The Linton Public Library took an unexpectedly deep hit of $95,000 in state funding last December, a move which has reduced operating hours and staff.
The library's state-approved General Fund budget was $289,179, while its Debt Service Fund totalled $166,000.
"We were approved for that, but we don't always spend all of it," Library Director Jamie Tyner said.
Bookkeeper Jennifer White concurred.
"We're usually pretty thrifty," she said.
Of that projected budget, December's property tax check was $59,000 short. That money, expected to carry the library through the first half of 2012, lost funds due to property tax caps and delinquent taxes.
Of that $59,000, $33,000 was lost from the General Fund, while another $26,000 was lost from the Debt Service Fund.
Those weren't the only unexpected shortfalls, either. The library also lost $1,200 through other tax income, and expects another shortfall of around $36,000 in County Option Income Tax (COIT) money during 2012.
Shortfalls have become a problem in the past few years, Tyner said. However, no shortage was as large as the unexpected ones this year.
"All the public libraries across Indiana have this problem," she said. "It just hasn't been as bad before....We didn't anticipate taking two hits at once."
The losses haven't meant the library has defaulted on the loans used to build the facility, nor cannot afford to make loan payments.
"Not yet. Not right now," Tyner said. "Thank goodness."
What the cuts did mean, however, was a reduction in winter hours.
Effective immediately, the library will close at 7 p.m. Monday through Thursday, where it once closed at 8 p.m.
During winter, the library opens at 10 a.m. Monday through Saturday, closing at 5 p.m. Friday and at 3 p.m. Saturday.
In summer, the library will open earlier, beginning service at 9 a.m. rather than the usual 9:30 a.m.
"Otherwise, our hours will remain the same," Tyner said.
The library also lost two part-time staffers, and has undergone an evaluation to curb utility costs, including resetting thermostats so heaters kick on later.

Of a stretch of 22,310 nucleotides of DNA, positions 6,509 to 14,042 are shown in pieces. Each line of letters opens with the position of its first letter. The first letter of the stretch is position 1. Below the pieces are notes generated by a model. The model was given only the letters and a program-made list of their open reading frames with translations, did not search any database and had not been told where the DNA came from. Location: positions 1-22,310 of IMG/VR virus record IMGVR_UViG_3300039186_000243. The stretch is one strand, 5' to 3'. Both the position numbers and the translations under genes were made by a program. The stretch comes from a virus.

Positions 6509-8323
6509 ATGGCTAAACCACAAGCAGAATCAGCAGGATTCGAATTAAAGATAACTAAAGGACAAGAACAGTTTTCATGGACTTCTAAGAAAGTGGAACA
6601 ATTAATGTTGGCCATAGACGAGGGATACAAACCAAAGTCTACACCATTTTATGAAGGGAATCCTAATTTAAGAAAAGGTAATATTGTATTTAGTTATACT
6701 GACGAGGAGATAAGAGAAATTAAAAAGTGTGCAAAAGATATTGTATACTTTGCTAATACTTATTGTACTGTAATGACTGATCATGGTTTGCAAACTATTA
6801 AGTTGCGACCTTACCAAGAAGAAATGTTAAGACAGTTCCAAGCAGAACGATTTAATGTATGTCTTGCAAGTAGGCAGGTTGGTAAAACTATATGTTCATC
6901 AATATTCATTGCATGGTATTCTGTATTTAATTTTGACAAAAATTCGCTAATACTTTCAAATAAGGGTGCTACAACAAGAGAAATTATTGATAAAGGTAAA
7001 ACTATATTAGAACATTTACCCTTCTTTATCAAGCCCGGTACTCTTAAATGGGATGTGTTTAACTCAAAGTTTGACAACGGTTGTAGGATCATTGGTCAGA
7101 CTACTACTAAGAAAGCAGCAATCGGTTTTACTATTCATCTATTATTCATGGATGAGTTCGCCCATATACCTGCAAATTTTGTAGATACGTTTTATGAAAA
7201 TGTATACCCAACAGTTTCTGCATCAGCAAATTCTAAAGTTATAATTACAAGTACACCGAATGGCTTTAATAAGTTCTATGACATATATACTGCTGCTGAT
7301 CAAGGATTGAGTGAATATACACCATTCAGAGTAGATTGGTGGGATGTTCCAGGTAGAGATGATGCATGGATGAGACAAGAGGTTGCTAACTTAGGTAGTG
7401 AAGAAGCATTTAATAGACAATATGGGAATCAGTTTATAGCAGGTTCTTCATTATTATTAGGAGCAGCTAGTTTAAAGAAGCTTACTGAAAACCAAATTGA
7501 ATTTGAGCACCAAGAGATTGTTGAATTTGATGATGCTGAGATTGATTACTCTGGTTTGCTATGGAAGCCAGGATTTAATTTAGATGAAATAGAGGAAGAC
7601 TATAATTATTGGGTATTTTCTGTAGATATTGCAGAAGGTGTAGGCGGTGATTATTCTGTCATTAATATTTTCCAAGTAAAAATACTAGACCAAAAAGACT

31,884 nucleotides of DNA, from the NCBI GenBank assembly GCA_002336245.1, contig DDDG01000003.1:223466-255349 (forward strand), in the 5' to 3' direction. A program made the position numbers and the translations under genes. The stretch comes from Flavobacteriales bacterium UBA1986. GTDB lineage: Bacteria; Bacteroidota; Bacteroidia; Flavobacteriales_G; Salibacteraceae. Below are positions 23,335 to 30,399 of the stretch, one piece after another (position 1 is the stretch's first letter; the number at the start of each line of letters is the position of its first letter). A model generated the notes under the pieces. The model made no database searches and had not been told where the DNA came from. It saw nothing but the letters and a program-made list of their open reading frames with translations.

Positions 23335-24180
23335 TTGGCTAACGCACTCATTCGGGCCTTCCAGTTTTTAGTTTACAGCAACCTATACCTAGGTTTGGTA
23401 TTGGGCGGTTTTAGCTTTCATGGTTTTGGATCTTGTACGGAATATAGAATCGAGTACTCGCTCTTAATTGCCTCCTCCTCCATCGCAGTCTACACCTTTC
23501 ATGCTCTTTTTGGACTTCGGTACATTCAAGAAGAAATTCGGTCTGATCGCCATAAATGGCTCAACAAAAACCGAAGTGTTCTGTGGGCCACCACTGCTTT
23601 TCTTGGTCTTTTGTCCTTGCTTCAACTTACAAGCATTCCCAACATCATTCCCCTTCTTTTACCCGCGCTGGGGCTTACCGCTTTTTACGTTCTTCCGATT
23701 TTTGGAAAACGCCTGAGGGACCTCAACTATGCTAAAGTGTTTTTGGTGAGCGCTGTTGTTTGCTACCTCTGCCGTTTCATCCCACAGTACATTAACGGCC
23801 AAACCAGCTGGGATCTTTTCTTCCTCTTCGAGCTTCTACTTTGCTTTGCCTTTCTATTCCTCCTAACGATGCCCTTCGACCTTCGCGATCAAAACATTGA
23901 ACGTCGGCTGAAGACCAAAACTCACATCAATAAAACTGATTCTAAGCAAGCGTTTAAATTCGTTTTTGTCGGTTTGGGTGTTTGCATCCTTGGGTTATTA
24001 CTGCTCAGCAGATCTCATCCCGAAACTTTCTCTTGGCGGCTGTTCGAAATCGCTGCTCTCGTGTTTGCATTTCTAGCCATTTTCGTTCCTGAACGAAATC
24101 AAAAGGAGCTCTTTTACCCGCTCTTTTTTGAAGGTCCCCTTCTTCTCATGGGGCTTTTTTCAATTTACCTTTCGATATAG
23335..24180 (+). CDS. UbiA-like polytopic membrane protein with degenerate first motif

Certain expensive subscriptions, such as a few magazines and the Wall Street Journal, have also been cancelled or will not be renewed, Tyner said.
While certain programs exist such as E-Rate which enable the library to obtain Internet service and computers at reduced rates, the facility's already the recipient of those, Tyner said. Accordingly, she'll now seek new sources of funding.
"There's grants that we can apply for, and technology grants which can help us with computers," Tyner said, adding she also will increase efforts to collect local donations.
"We will probably plan some fundraisers soon," she said. However, costs won't increase for copying and printing, nor will charges be imposed for currently free services such as Internet use, she said.
Donations will also be sought, both in the form of funding and in material such as books, DVDs and CDs which can be added to the library's collection or sold at the ongoing book sale.
Those can be delivered to the check-out counter, while donations can be dropped by in person or mailed.
"We're also trying to set up a donate button on our website eventually," Tyner said, adding she's not seeking any specific amount.
"We're happy with even the smallest donations," she said. "It all helps."
Those who donate funding to the library can specify where they want the money to go.
"They can write that they want it to go to the children's summer reading program, or the adult summer reading program," said Tyner. "What works best for us, however, is just a general donation we can use as we need to where we need."
The summer children's reading program is key among Tyner's concerns.
"That's our biggest event, and we want to make it even more special, something the community deserves," Tyner said.
Future fundraising options such as including a float in the Freedom Festival parade to collect materials for the library and book sales, as well as a possible on-line Kickstarter program, may also be considered eventually, she said.